"Part of the calculation here is that a lot of times these speeches, they just go on and on and you lose people," Mr. Snow said. "It's better to spend some time focusing on big issues so that people do get a sense of your engagement with them, and there will be opportunities to pick up other topics in much greater detail later on."
The presentation, which will skip the old, hourlong formula in which "every department and every agency gets a line or a mention," was devised because, as Mr. Snow said with a smile, "we want people to watch."
Thursday, January 18, 2007
That's not a plan, that's avoiding the issue. If Democrats really wanted a "plan", they could come up with one instead of demanding it from their greatest enemy.
Mayors of Texas border towns who met with Homeland Security chief Michael Chertoff on Wednesday said they are confident a 850-mile fence will not be built on the U.S.-Mexico border.
Laredo Mayor Raul Salinas said it is "highly unlikely" that the fence, as authorized in a law signed by President Bush, would be funded.
Bush signed the law last year and the Republican-controlled Congress provided money to start work on the fence. But Republicans worry that now they have their majority on Capitol Hill, they never will see the fence built. Democrats in charge today generally oppose the fence.
Based on the comments of some Democrats, there is no rush.
Rep. Bennie Thompson, chairman of the House Homeland Security Committee, said he wants the Bush administration to offer a plan for securing the northern and southern borders.
"My preference is to delay the construction of a fence until we have a plan," said Thompson, D-Miss.
Wednesday, January 17, 2007
The fact that something like this won't soon be proposed -- let alone passed -- speaks volumes about our politics... There is little sense of common interests and shared obligations. Politicians resort to symbolic acts that seem more meaningful than they actually are: the minimum wage, for instance.
What results is a politically expedient world of make-believe that takes many sensible compromises off the table. Drilling in ANWR, for example, wouldn't ravage the environment. But for many Democrats, it's a cause celebre. Voting to open ANWR would be politically unpardonable. Similarly, some tax increases wouldn't destroy the economy; it has operated satisfactorily at higher levels of taxation. But for many Republicans, voting for any tax increase would also be a political death sentence. We are condemned to rituals that usually get us nowhere.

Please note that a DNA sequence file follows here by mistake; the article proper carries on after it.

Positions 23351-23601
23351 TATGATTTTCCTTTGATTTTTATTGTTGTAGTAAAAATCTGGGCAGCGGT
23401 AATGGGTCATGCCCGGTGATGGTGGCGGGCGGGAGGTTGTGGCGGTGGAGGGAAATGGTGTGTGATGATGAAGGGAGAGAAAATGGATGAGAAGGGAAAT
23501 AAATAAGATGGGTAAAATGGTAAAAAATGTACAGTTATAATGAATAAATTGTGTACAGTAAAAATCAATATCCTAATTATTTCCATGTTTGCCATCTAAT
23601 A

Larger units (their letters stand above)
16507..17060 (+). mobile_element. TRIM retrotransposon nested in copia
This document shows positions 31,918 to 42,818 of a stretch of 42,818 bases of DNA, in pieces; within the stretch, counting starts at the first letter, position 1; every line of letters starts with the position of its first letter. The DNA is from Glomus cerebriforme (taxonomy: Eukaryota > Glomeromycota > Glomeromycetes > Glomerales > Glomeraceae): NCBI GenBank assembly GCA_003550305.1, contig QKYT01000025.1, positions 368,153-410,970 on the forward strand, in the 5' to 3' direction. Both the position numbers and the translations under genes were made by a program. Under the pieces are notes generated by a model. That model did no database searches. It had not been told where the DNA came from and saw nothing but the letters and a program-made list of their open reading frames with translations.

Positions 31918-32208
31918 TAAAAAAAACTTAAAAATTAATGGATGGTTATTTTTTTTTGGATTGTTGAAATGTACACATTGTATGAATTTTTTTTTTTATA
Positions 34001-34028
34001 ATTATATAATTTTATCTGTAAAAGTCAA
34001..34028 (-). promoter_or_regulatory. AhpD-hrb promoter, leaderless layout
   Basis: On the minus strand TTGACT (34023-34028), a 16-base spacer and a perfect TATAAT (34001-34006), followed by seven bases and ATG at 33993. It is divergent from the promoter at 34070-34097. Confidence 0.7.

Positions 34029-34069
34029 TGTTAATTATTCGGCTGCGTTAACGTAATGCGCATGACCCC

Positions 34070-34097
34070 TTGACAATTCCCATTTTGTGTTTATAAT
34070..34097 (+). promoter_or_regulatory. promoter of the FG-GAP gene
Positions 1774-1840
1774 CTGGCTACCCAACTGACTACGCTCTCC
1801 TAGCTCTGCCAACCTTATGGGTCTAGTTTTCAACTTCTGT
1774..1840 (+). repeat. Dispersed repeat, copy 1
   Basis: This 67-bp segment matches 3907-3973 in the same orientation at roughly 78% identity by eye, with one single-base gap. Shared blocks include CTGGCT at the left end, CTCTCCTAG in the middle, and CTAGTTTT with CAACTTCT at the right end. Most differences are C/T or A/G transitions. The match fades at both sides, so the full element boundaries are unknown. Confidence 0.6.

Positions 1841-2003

Tuesday, January 16, 2007
Or maybe just a post-birth abortion.
It's official: The editors of the New York Times have no shame. Don't take my word for it. Listen to the Times' own ombudsman, Byron Calame.
On Sunday, Mr. Calame wrote a stunning column debunking an April 9 New York Times Magazine cover story on abortion in El Salvador. The sensational piece by freelance writer Jack Hitt alleged that women there had been thrown in prison for 30-year terms for having had abortions. Mr. Hitt described his visit to one of them, inmate Carmen Climaco. "She is now 26 years old, four years into her 30-year sentence" for aborting an 18-week-old fetus, Mr. Hitt reported.
The magazine featured heart-rending photos of Climaco's 11-year-old daughter, eyes filled with tears as she clutched a photo of her jailed mom. Cruel. Horrible. Outrageous. And utterly, demonstrably, false. Climaco was actually convicted of murder for strangling her newborn baby.
Authorities found Climaco's dead baby hidden in a box wrapped in bags under her bed. Moreover, Lifesite reported, forensic examination showed it was a full-term normal delivery. The child was breathing at birth. The official cause of death was asphyxia by strangulation.